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Interview with Diana Koerner, Sibylle Riedmiller and Ulli Kloiber, of Chumbe Island Coral Park

  • Published on July 6, 2021
Interview with Diana Koerner, Advisor, Sibylle Riedmiller, Director, and Ulli Kloiber, Conservation and Education Coordinator of Chumbe Island Coral Park (CHICOP), on the GTPI

Question (Q): Why is committing to tackle plastic pollution important to you?

Answer (A): The circular economy has from the beginning been an integral part of the design and operational systems, and this was also specifically outlined in the consecutive Management plans from 1995, including the one in force now for 2017-2027. Regarding plastic waste, this was actually helped by the fact that in the early 1990s, Tanzania had no food processing industry. Supply chains  were very short, produce went unprocessed pretty straight from the farm and sea to the kitchen and people bought most food items fresh and unpacked in local markets.  “Going local” was not only the healthiest choice for our cuisine, but supported also local producers and was the most cost-effective thing to do as most processed food items found in shops were imported, thus expensive.

With the development of tourism and the economy over the last three decades, cheap imported pre-packaged industrially processed foodstuff flooded the markets, together with single-use plastic packaging materials, bottles and plastic household items, and plastic started replacing traditional packaging materials, such as beautiful baskets and containers made from banana and coconut leaves and other local fibers. Plastic bags and bottles soon became so cheap and easily available that much was dumped on streets and along the beaches and started massively polluting the environment and the sea. The Government of Zanzibar took measures to stem the tide as early as from 2006 and imposed a ban on the import and production of at least plastic bags, which was later extended to their use in markets and shops.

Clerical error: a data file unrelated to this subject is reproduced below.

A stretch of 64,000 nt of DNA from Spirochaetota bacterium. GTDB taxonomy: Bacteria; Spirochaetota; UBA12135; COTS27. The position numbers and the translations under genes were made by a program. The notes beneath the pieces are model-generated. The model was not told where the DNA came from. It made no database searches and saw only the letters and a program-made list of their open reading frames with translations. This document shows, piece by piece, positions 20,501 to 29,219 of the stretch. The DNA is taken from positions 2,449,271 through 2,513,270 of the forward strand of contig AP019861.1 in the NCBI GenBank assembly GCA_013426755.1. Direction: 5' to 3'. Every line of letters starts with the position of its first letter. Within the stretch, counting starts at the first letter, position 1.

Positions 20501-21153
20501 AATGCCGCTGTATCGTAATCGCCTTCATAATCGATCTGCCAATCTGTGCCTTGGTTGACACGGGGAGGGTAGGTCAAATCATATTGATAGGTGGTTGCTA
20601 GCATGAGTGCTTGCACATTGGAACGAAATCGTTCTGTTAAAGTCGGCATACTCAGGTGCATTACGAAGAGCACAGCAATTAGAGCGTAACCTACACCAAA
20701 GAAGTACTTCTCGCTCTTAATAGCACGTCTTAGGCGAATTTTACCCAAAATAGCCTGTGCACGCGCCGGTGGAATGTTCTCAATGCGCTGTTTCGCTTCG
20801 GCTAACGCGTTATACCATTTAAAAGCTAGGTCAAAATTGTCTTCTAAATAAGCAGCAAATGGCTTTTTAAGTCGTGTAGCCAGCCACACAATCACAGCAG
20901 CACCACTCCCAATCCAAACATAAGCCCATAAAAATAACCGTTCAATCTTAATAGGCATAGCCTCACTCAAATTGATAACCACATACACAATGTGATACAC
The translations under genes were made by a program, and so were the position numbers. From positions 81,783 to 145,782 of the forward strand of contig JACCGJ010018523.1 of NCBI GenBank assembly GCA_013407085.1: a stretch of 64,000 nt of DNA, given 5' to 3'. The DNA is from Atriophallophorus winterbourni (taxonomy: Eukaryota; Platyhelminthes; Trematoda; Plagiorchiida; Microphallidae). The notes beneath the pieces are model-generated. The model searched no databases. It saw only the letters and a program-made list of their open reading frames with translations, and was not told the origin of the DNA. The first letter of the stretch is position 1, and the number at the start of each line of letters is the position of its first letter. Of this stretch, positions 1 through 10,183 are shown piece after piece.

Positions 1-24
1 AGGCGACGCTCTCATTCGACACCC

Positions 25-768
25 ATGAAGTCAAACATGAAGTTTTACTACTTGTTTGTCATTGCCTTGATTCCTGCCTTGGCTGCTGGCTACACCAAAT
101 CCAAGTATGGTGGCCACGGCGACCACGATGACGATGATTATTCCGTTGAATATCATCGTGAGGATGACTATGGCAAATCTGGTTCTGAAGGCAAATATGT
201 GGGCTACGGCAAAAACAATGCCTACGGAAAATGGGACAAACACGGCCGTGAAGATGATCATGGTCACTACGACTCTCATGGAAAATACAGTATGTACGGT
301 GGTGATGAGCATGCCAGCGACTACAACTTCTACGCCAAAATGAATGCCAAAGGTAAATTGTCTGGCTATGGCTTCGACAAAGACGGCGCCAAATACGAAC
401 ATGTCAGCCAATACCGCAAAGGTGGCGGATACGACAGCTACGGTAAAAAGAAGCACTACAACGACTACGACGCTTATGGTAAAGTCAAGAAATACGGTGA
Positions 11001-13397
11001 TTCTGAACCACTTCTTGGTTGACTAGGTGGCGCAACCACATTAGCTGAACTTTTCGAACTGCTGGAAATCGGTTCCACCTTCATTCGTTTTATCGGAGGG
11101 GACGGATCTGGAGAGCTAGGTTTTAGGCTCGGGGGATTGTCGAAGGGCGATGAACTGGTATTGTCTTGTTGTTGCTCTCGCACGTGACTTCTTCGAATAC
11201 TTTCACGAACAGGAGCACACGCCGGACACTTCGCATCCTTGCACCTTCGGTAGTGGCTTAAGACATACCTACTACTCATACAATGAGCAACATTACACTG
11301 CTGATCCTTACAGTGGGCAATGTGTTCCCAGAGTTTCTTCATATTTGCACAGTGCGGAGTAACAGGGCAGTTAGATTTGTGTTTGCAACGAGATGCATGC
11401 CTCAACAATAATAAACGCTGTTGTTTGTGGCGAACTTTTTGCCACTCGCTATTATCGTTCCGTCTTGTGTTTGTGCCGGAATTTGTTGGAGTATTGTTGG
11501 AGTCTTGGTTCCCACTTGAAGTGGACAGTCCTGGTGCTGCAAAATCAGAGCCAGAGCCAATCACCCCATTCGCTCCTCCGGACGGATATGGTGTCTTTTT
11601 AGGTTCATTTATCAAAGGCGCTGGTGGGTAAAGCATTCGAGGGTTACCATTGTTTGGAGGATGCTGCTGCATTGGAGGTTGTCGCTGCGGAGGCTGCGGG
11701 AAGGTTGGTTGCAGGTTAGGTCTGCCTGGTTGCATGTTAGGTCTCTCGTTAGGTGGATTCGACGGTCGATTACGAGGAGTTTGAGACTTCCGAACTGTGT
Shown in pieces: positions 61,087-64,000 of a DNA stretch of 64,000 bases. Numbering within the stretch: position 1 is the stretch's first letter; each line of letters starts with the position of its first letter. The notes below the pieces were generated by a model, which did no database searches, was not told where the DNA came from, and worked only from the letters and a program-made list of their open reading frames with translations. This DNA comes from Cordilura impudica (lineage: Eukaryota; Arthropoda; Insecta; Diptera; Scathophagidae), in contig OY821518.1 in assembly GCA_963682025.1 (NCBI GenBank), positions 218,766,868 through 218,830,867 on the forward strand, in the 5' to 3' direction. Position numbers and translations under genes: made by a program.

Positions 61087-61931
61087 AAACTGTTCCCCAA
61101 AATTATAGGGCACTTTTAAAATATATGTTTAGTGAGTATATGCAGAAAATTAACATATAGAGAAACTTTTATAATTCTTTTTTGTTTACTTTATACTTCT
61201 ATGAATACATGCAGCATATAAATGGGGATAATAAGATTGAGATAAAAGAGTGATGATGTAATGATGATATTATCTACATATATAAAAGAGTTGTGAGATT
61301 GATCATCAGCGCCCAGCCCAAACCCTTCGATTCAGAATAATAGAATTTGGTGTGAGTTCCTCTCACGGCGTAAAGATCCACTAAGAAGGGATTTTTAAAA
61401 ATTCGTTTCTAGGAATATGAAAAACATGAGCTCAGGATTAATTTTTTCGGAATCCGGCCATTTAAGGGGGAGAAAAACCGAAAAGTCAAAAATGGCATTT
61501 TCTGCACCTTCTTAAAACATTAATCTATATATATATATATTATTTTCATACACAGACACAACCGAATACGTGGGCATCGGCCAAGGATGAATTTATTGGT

Throughout these changes, the Chumbe management maintained the policy of purchasing restaurant supplies as much as possible fresh and unpackaged on local markets and from local producers, to maximize revenue streaming locally. This was then transported in large hand-made baskets to the island. Drinking water for guests on the island and office staff is provided through local suppliers, with re-useable large 20-liter plastic containers (to avoid any single-use plastics), and filled in recycled wine bottles wrapped in locally made coconut fiber and provided in all bungalows.

In the lodge we have also always provided soaps and shampoo in glass dispensers rather than plastic bottles or wraps, and also recommend in advance to our guests to bring only biodegradable, environmentally sensitive toiletries to the island to avoid chemical and micro-plastic pollution. 

As all laundry is done off-island in the Chumbe head office in town, to conserve the limited water supplies available and avoid any detergent pollution on the island, linen is transported to the island in large 90-liter sealed plastic drums for protection against rain and splash water.

However, even though we have eliminated single use plastics from all our operations, we experience firsthand the impact that plastic pollution has on our ecosystem. Every day marine litter is washed up on our shores and collected by our rangers. Some of the litter has travelled very far, highlighting the global scale of the problem. In the Zanzibar archipelago we have limited to no recycling initiatives. Tourism is a large contributor to generating plastic waste on the islands and we want to raise awareness and help to develop solutions to the problem here.

Q: What are the benefits of including your commitment to sustainably and more specifically circular economy of plastics when communicating with potential visitors?

A: Next to our commitment to marine and forest conservation and ecotourism, environmental education and awareness raising are among the three core pillars of Chumbe’s operations and part of our daily work.